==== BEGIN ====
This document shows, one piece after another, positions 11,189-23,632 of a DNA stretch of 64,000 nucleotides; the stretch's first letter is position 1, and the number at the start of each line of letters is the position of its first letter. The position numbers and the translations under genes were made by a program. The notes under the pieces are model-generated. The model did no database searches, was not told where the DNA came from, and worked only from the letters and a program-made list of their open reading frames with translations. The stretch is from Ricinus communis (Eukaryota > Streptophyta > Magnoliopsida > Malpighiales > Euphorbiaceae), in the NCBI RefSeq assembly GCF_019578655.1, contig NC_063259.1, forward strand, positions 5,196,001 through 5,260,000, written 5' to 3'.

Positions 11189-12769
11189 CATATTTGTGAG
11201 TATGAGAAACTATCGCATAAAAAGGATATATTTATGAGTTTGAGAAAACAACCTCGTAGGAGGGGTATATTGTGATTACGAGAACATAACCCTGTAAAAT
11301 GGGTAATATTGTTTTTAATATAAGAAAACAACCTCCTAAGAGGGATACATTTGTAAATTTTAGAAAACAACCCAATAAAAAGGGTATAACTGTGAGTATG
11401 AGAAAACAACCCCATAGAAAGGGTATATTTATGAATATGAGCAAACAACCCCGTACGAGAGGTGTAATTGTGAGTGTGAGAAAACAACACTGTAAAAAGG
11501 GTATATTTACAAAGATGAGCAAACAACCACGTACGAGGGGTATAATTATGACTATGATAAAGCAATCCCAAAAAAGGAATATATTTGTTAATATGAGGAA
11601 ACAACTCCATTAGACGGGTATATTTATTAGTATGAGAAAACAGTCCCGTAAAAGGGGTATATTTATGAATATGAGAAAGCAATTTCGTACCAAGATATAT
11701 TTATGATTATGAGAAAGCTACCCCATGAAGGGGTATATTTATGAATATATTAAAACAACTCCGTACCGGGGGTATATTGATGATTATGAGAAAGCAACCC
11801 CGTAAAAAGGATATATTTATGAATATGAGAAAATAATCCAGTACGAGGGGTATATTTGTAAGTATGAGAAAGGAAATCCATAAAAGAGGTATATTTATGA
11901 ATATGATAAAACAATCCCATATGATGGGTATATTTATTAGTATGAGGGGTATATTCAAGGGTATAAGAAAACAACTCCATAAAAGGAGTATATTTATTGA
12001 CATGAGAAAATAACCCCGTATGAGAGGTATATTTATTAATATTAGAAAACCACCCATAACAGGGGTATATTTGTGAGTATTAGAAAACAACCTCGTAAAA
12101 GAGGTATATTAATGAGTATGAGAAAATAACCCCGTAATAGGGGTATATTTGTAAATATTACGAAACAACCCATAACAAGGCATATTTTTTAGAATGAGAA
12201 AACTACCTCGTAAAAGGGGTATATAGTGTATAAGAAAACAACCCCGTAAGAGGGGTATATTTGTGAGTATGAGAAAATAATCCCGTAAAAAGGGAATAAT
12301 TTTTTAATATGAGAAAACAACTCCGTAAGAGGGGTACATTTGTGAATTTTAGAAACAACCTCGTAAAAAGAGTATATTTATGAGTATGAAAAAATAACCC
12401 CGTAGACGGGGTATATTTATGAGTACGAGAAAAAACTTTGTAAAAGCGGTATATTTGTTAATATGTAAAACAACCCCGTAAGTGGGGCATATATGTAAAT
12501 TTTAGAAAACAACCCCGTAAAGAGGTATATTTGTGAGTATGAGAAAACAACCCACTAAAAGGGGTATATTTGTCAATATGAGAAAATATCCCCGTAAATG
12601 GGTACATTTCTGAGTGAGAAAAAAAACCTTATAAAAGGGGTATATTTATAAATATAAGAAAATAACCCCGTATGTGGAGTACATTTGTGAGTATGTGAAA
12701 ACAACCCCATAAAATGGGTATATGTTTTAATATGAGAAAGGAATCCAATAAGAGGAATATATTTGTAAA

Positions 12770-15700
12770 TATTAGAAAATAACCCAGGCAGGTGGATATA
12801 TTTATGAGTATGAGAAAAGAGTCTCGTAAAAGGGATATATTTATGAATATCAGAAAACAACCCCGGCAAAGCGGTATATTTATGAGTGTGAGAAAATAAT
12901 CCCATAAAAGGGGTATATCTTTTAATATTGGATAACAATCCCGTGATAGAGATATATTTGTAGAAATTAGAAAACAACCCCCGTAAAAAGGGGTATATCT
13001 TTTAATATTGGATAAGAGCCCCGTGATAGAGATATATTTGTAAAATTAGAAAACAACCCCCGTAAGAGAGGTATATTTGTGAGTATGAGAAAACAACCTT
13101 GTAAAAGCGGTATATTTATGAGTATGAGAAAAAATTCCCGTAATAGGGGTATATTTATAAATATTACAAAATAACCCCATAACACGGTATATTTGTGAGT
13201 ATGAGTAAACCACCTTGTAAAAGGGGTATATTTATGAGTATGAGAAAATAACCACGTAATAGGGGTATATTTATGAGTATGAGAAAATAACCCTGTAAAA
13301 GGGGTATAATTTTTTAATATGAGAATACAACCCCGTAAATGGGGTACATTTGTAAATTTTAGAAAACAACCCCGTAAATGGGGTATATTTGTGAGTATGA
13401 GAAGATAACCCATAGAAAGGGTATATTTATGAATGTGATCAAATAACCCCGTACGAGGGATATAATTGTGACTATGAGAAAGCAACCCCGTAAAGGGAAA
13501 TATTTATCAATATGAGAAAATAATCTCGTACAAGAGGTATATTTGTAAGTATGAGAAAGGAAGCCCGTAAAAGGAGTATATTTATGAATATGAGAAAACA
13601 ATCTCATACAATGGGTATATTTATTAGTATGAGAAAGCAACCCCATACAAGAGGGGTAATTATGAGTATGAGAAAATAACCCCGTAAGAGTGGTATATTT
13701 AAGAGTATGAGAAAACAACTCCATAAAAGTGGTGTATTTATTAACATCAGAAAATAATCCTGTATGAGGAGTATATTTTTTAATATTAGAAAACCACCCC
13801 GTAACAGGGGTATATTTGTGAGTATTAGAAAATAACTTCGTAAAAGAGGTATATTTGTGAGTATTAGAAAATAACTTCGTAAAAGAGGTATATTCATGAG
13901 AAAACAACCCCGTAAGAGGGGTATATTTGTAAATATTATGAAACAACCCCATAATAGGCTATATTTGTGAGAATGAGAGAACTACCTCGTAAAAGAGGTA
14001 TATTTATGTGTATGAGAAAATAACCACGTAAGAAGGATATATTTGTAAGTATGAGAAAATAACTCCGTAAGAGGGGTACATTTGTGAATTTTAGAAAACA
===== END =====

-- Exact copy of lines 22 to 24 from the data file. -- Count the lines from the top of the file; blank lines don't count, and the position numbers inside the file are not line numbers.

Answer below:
12801 TTTATGAGTATGAGAAAAGAGTCTCGTAAAAGGGATATATTTATGAATATCAGAAAACAACCCCGGCAAAGCGGTATATTTATGAGTGTGAGAAAATAAT
12901 CCCATAAAAGGGGTATATCTTTTAATATTGGATAACAATCCCGTGATAGAGATATATTTGTAGAAATTAGAAAACAACCCCCGTAAAAAGGGGTATATCT
13001 TTTAATATTGGATAAGAGCCCCGTGATAGAGATATATTTGTAAAATTAGAAAACAACCCCCGTAAGAGAGGTATATTTGTGAGTATGAGAAAACAACCTT